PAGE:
Why three (3) simple questions about mediation can be answered with three (3) simple words.
Have you ever wondered why mediation is suggested by your lawyer or the Court?
Have you ever wondered why mediating your family law dispute is worth considering?
Have you ever wondered whether participating in a family law mediation is a good idea for your children?
Let’s be honest, most people like to have control over just about everything in their life. Of course, that doesn’t always happen, but where it can or where you have the choice, most people will take it. From starting a new relationship to moving in, to changing your social media status to ‘in a relationship’, to getting married or to starting a family (fur babies or human babies).
What may not be in your control, is the end of your de facto relationship or marriage, and for children they have absolutely no control over their parent’s separation. The end of relationships and having one family unit and home, are losses adults and children will endure.
As adults, we know all to well the feelings associated with loss and the grief that it brings. Children are perhaps none-the-wiser, one would hope. But when there is a relationship or marriage breakdown, the whole family will experience some form of trauma and it is at that stage that we want to take steps to regain some form of control.
Think about the decisions that need to be made when a family is divided:
- Where will I live?
- How will I pay the bills?
- Will I get spouse maintenance?
- When do the children see me?
- What about the dog or cat?
- Who keeps the house or business?
- Do I pay child support?
How does mediation help with the decisions that need to be made? How does mediation help with a family law dispute?
A mediation is a dispute resolution meeting that is facilitated by a suitably qualified mediator who has no interest in the outcome. A mediation is about you and the other party. It is ‘your’ mediation where the topics for discussion are set by you. Agreements that are reached are controlled by you and the other party. The timing of your property division and the implementation of the parenting arrangements are in your control.
You own the outcome!
Like control, most people like to have an element of certainty about their life. Where there is no control there is no certainty. A de facto relationship or marriage breakdown is again, a good example of uncertainty. For children, when their parents separate, the uncertainty for them is likely more significant. What would they be thinking:
- Will I live in one home or two?
- Will I need to change schools?
- Will I have to leave my friends behind?
- Will I get to see my Mum/Dad?
- Why can’t they ‘get back together’?
- Was it my fault?
- Will I always be sad or angry or torn?
How will a mediation give us certainty? How does mediation help with the uncertainty about the parenting arrangements?
Simply put, an agreement reached at mediation gives you certainty of an outcome. You have control over the agreement reached which gives you certainty about yours and your children’s future.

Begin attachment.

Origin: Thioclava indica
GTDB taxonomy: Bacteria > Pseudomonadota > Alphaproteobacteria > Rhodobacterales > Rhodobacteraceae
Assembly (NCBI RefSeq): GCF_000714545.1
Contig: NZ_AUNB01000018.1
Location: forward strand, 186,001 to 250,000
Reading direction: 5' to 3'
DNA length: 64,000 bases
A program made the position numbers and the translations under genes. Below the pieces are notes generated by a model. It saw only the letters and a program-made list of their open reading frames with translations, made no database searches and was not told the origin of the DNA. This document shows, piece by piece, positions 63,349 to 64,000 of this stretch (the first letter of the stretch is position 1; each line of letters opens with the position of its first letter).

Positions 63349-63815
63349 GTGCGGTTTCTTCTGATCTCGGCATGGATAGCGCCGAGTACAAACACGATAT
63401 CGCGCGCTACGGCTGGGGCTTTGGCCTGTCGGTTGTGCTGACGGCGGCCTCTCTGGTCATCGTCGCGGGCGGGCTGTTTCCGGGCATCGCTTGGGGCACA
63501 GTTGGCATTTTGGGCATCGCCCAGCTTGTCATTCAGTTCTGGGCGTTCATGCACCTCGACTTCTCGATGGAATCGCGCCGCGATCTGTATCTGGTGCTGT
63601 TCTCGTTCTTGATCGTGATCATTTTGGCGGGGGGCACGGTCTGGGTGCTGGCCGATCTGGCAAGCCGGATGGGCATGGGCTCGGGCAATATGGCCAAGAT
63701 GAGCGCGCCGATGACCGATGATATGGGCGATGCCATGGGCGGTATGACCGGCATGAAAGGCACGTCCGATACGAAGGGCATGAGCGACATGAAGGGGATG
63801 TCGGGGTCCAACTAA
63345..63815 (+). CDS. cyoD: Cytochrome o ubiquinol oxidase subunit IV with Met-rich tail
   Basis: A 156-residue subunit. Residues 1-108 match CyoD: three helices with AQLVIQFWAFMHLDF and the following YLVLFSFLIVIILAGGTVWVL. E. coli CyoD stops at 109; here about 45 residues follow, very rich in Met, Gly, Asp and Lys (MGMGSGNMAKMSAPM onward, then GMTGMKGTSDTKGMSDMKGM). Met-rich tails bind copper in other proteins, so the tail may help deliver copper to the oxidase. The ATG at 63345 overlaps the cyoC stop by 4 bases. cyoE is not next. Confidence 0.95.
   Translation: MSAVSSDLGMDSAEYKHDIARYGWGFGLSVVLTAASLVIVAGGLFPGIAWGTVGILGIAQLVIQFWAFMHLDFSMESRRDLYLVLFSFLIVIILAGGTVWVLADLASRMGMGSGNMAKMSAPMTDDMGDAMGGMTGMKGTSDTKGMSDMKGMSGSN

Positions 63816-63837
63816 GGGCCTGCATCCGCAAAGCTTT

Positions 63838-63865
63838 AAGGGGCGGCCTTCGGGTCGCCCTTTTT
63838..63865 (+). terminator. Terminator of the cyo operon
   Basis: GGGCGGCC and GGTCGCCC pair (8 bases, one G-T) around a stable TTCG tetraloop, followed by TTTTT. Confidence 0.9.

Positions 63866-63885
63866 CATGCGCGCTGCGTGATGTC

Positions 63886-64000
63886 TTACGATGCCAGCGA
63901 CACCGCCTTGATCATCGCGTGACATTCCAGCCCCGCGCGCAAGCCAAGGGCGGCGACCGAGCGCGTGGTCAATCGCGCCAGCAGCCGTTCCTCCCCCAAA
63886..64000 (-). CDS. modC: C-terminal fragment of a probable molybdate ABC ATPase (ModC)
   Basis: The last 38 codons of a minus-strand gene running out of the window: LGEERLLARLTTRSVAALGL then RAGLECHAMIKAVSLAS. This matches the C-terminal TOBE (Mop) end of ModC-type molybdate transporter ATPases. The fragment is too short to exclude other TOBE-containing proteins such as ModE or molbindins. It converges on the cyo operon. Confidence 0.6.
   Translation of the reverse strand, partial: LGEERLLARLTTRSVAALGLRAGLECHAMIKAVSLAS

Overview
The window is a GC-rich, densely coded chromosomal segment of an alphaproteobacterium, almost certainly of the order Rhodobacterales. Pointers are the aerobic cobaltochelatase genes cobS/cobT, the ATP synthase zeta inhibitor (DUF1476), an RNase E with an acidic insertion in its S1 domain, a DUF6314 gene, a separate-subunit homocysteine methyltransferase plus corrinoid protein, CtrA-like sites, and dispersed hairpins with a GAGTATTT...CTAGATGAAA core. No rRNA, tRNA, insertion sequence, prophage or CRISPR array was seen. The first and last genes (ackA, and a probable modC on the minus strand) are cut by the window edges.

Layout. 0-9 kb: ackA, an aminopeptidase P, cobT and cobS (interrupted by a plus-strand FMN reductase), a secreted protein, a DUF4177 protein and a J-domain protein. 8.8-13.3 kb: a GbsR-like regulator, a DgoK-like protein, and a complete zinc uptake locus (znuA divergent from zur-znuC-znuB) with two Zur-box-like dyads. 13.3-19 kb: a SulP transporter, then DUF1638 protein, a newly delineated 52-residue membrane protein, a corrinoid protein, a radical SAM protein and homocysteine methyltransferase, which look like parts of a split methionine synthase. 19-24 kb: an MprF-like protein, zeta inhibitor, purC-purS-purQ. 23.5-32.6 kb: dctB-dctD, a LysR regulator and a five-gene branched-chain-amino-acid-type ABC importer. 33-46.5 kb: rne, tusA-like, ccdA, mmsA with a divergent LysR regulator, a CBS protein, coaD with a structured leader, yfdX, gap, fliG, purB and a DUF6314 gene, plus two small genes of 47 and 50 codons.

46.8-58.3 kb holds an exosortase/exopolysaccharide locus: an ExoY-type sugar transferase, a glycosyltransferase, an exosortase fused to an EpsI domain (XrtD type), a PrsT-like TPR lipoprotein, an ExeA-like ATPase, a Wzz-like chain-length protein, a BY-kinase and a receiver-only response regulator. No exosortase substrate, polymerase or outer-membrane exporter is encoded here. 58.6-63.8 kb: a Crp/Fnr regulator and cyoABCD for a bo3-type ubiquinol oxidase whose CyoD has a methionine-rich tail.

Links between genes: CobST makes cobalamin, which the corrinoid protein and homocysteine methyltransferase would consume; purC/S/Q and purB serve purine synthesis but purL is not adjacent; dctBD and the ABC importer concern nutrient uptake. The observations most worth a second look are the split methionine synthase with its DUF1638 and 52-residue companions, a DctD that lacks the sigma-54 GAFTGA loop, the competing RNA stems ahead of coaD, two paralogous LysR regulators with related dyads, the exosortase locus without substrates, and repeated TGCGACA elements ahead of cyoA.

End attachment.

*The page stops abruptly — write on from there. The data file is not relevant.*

A parenting agreement can give a child answers to some of their concerns (as listed above), can bring them peace and allows them certainty about their future with those who love them. If a child knows their parents have agreed about what is best for them, it might be argued that they will be okay in circumstances where their world is uncertain.
Where you ask the Court to make a decision about your property settlement and/or the care arrangements for your children, you have little control and no certainty about the outcome.
Legal fees in family law matters are notoriously difficult to estimate. There is some truth to the saying, ‘how long is a piece of string’. Contrary to public perception, most family lawyers will do their best to keep their client informed about anticipated legal fees as the matter proceeds. However, once Court proceedings are a foot, legal fees can spiral, with numerous Court events (not to mention the delays that exist in having the matter determined).
What does mediation have to do with legal costs?
A mediation is required in a parenting matter before Court proceedings can be commenced. This is also known as Family Dispute Resolution. There are some exceptions to this rule, which we can talk to you about.
In a property settlement matter, a mediation is highly likely to be ordered by the Judge at the first Court date. Why not avoid the expense of preparing Court documents and appearing at Court, and sensibly arrange a mediation before commencing your property settlement proceedings?
As I have mentioned, an agreement reached at mediation gives you ‘control’ over the outcome of your family law dispute, which gives you ‘certainty’ about yours and your children’s future, and it limits or minuses your legal costs.
A mediated outcome will invariably minimise the emotional and psychology cost that your separation may have already had on you and your children. Some may say, this is worth its weight in gold!